Instantaneous depolarization of T cells via dopamine receptors, and inhibition of activated T cells of Psoriasis patients and inflamed human skin, by D1-like receptor agonist: Fenoldopam

Citation:

A. Keren, A. Gilhar, Y. Ullmann, M. Zlotkin-Frušić, Y. Soroka, A.J. Domb, and M. Levite. 2019. “Instantaneous depolarization of T cells via dopamine receptors, and inhibition of activated T cells of Psoriasis patients and inflamed human skin, by D1-like receptor agonist: Fenoldopam.” Immunology, 158, 3, Pp. 171-193.

Abstract:

Activated T cells are pathological in various autoimmune and inflammatory diseases including Psoriasis, and also in graft rejection and graft-versus-host-disease. In these pathological conditions, selective silencing of activated T cells through physiological receptors they express remains a clinical challenge. In our previous studies we found that activation of dopamine receptors (DRs) in resting human T cells activates these cells, and induces by itself many beneficial T cell functions. In this study, we found that normal human T cells express all types of DRs, and that expression of D1R, D4R and D5R increases profoundly after T cell receptor (TCR) activation. Interestingly, DR agonists shift the membrane potential (Vm) of both resting and activated human T cells, and induces instantaneous T cell depolarization within 15 seconds only. Thus, activation of DRs in T cells depolarize these immune cells, alike activation of DRs in neural cells. The skin of Psoriasis patients contains 20-fold more D1R+ T cells than healthy human skin. In line with that, 25-fold more D1R+ T cells are present in Psoriasis humanized mouse model. Highly selective D1-like receptor agonists, primarily Fenoldopam (Corlopam) – a D1-like receptor agonist and a drug used in hypertension, induced the following suppressive effects on activated T cells of Psoriasis patients: reduced chemotactic migration towards the chemokine SDF-1/CXCL12; reduced dramatically the secretion of eight cytokines: tumor necrosis factor-α, interferon-γ, interleukin-1β (IL-1β), IL-2, IL-4, IL-6, IL-8 and IL-10; and reduced three T cell activation proteins/markers: CD69, CD28 and IL-2. Next, we invented a novel topical/dermal Fenoldopam formulation, allowing it to be spread on, and providing prolonged and regulated release in, diseased skin. Our novel topical/dermal Fenoldopam: reduced secretion of the eight cytokines by activated human T cells; reduced IL-1β and IL-6 secretion by human lipopolysaccharide-inflamed skin; eliminated preferentially >90% of live and large/proliferating human T cells. Together, our findings show for the first time that both resting and activated T cells are depolarized instantaneously via DRs, and that targeting D1-like receptors in activated T cells and inflamed human skin by Fenoldopam, in Psoriasis, and potentially in other T cell-mediated diseases, could be therapeutic. Validation in vivo is required. © 2019 John Wiley & Sons Ltd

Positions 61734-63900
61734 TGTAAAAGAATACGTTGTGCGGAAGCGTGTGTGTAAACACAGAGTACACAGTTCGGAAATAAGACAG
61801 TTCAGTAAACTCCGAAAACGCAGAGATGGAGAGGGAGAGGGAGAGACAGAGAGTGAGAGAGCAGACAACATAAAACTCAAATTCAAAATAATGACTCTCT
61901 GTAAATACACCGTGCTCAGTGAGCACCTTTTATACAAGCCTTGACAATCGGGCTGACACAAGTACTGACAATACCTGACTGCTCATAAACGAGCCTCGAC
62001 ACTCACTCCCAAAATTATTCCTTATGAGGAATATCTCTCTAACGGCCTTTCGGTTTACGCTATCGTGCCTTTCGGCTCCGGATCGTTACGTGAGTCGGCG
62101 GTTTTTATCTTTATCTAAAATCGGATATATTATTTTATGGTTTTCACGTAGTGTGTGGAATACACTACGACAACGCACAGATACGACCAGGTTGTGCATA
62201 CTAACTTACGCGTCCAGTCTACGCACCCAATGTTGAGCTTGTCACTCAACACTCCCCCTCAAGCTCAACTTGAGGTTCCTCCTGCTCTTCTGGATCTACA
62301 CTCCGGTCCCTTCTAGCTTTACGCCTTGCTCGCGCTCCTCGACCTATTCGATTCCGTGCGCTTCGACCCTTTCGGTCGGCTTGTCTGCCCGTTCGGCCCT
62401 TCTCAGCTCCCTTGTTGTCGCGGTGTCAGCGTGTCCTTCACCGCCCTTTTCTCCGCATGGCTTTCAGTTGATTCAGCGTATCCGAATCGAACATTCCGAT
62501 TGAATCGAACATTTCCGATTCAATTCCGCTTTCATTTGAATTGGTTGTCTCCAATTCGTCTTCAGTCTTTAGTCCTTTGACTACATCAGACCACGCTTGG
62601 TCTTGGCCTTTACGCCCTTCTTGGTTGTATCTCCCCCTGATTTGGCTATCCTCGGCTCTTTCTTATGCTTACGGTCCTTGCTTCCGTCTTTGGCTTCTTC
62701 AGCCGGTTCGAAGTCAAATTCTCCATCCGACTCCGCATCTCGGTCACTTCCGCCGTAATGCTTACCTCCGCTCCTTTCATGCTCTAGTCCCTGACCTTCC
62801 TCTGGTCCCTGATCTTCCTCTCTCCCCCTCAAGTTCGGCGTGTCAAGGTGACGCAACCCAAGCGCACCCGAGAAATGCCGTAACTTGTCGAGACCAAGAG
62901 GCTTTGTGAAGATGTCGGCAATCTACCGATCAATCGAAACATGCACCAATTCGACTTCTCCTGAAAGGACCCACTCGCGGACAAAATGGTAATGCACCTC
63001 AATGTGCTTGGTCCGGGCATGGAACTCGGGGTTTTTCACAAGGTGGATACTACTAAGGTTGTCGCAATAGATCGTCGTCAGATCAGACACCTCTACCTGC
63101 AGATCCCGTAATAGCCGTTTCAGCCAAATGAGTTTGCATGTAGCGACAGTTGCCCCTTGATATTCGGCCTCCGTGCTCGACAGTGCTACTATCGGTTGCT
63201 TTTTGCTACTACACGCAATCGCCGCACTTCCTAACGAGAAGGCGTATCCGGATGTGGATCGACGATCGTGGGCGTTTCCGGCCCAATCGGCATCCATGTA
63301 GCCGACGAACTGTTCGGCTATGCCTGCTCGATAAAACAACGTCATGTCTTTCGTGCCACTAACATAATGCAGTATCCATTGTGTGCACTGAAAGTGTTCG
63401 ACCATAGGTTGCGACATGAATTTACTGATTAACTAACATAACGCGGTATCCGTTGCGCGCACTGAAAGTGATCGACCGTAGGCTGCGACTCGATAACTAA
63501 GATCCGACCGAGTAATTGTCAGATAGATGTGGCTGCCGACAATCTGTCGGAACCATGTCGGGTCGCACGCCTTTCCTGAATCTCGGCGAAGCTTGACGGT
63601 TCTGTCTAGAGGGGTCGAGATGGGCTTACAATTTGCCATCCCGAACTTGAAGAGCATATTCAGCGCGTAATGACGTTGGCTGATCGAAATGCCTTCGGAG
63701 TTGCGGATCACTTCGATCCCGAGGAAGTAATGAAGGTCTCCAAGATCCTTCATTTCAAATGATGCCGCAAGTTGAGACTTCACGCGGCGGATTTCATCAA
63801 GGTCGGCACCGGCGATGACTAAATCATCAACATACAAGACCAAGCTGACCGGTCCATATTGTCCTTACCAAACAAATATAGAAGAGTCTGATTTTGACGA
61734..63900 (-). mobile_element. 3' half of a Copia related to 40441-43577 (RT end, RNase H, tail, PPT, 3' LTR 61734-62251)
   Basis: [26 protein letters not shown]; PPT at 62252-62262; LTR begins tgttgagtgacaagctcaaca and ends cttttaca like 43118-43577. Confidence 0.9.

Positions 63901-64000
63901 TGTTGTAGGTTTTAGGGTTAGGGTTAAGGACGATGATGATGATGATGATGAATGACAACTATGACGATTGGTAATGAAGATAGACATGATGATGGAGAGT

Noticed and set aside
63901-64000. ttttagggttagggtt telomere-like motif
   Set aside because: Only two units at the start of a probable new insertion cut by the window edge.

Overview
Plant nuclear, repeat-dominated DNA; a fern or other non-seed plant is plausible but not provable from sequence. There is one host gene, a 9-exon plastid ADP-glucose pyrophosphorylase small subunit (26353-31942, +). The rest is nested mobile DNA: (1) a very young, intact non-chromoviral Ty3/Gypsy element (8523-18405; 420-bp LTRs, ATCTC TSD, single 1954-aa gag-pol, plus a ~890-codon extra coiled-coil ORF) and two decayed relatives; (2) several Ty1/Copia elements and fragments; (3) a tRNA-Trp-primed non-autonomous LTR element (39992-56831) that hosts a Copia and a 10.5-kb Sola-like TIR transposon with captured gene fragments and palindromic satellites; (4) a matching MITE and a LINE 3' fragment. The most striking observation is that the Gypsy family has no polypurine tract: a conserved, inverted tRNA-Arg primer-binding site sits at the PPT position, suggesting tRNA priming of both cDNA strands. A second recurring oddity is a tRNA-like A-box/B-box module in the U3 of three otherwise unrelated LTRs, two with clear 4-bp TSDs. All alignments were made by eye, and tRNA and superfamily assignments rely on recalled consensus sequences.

Notes:

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Last updated on 02/09/2021